AAUP conference emphasizes flag burning, white fragility, social justice
- Professors at a recent academic conference discussed burning the American flag and other methods of promoting social justice on campus.
- Prof. Shaun Harper of the University of Pennsylvania delivered a keynote speech in which he discussed the need to address social and racial justice issues in the classroom.
Professors at a recent academic conference discussed burning the American flag and other methods of promoting social justice on campus.
Presentations at this year’s American Association of University Professors (AAUP) conference included “Burning the Flag: An Artistic Means for Promoting Social Justice,” a talk on “white fragility,” and a panel concerning campus divestment from fossil fuels.
According to Inside Higher Ed, University of Pennsylvania professor Shaun Harper also gave a keynote address Friday on how faculty members should address race and racism in the classroom.
Harper’s speech argued the existence of hurtful microaggressions. He gave the examples of asking an Asian-American “where she’s really from” after she says her home is Columbus, Ohio and asking a Native American student to speak for Native Americans as a whole.
The professor compared microaggressions to paper cuts, saying that while one may be inconsequential, a series of them could impact a student’s time at a university. To address the issue, he recommended the use of trigger warnings, comparing their helpfulness to that of food allergy warnings.
Inherent bias “necessarily demands that we do some really deep and honest reflective work right now,” he said, concerning “the ways in which you might have been inadvertently socialized by parents and family members and messages in the media—for example, ‘black dudes are dangerous’—and the other kinds of things we’ve been socialized to believe about the racial other.”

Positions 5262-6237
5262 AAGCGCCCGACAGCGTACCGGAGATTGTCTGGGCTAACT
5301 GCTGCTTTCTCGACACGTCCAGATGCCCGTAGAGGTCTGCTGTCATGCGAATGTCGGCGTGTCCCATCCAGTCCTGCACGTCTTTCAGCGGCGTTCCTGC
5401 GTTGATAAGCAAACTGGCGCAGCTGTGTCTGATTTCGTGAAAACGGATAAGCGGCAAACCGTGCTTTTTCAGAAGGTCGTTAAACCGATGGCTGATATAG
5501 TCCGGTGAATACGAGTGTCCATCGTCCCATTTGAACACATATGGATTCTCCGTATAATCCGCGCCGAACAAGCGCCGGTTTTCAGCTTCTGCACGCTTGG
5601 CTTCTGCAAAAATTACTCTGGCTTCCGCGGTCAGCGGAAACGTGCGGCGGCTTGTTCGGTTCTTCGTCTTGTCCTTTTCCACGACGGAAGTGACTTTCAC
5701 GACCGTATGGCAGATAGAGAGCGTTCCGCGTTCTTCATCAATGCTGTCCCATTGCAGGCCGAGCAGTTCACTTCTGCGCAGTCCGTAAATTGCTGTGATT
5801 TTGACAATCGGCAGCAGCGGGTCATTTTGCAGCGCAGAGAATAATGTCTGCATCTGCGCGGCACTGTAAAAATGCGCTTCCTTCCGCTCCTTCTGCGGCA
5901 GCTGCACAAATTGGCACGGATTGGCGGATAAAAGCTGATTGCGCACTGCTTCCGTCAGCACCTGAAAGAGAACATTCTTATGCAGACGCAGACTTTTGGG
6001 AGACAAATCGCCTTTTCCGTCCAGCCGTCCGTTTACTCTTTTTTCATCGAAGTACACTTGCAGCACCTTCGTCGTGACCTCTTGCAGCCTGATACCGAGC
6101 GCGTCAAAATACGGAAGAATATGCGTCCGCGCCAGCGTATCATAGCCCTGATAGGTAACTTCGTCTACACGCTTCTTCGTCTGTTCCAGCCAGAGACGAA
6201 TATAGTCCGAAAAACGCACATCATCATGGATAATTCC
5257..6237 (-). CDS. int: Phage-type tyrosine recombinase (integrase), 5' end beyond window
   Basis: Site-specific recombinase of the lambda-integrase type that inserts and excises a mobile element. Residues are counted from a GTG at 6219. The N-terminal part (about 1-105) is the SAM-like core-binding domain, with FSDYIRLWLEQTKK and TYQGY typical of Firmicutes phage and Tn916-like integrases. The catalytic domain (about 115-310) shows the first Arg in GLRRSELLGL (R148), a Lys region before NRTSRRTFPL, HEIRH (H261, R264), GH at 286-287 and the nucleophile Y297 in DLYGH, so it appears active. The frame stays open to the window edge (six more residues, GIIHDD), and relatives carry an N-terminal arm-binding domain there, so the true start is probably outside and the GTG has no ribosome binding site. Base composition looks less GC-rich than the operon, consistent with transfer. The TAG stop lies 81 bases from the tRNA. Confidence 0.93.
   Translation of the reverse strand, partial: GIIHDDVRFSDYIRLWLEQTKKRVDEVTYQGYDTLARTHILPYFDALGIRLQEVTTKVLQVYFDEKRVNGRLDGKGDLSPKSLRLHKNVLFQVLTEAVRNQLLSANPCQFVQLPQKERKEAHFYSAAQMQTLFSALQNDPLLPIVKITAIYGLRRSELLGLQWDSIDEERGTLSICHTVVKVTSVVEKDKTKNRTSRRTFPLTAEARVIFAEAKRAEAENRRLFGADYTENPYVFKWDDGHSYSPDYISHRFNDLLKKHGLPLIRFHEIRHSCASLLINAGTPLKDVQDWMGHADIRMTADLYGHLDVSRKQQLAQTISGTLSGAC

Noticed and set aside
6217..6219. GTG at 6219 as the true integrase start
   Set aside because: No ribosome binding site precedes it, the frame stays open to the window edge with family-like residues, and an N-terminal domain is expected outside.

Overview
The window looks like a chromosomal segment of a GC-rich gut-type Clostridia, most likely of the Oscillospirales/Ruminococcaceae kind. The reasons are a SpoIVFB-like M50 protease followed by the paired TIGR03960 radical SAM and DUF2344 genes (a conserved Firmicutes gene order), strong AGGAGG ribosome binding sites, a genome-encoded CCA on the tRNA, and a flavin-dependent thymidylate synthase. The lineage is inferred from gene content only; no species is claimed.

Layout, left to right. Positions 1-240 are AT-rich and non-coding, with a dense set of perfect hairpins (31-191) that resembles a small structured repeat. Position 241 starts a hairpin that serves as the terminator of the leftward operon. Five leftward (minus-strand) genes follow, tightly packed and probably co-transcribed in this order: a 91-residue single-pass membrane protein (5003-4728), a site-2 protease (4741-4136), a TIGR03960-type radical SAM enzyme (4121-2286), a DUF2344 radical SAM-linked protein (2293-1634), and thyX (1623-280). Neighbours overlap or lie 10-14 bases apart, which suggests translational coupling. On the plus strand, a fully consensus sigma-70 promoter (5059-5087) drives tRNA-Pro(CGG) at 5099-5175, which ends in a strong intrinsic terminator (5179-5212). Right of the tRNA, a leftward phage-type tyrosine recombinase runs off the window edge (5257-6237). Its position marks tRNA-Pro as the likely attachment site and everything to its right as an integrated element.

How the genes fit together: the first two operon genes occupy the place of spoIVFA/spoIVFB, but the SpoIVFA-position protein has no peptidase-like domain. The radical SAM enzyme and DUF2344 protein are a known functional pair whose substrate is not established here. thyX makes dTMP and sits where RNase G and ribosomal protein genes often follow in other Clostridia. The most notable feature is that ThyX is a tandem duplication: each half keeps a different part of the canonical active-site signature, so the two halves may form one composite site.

Harper also emphasized the need for “racial literacy,” telling his colleagues that “it’s not necessarily your fault [that] you don’t know how to have this kind of conversation, but it is your responsibility to amass the skills that are necessary for moving forward.”
During the question-and-answer period at a speech he gave at a small college several years ago, Harper recalled an undergraduate student asking him “why ‘coloreds’ do this and ‘coloreds’ do that,” and used that insensitive line of questioning as an example of racial illiteracy.
Recounting this question to an interviewer, Harper winked and said he used a “loving, educational stance” with the student and told him about the historical “baggage” connected to the term. When the student apologized for using “colored,” Harper conversed with him and discovered that he was a senior about to graduate.
Harper thought that this student’s ignorance highlighted the need for faculty members to educate themselves and their students on issues of race and interacting with people of diverse origins.
Harper made his comments during the AAUP's annual conference last week, which consisted of numerous social justice-themed sessions as part of this year's focus on "racial, social, and labor justice in higher education."
On Wednesday and Thursday mornings, attendees discussed the “racial battle fatigue” experienced by minority faculty members, “the corporatization of presidential contracts,” “unprecedented attacks from conservatives in state government,” and safe space training.
After lunch with like-minded peers, faculty returned to sessions addressing an 82/100 faculty gender pay gap, racial justice, academic librarians in favor of faculty unions, “white fragility,” and even a presentation entitled “Burning the Flag: An Artistic Means for Promoting Social Justice.”
Friday’s presentations and discussions revolved around racial diversity in nursing, “the silent symptom of pervasive minimization on the African American architecture student,” and “otherism” “in the belly of the racist university beast.”
Follow the author of this article on Twitter: @ShimshockAndAwe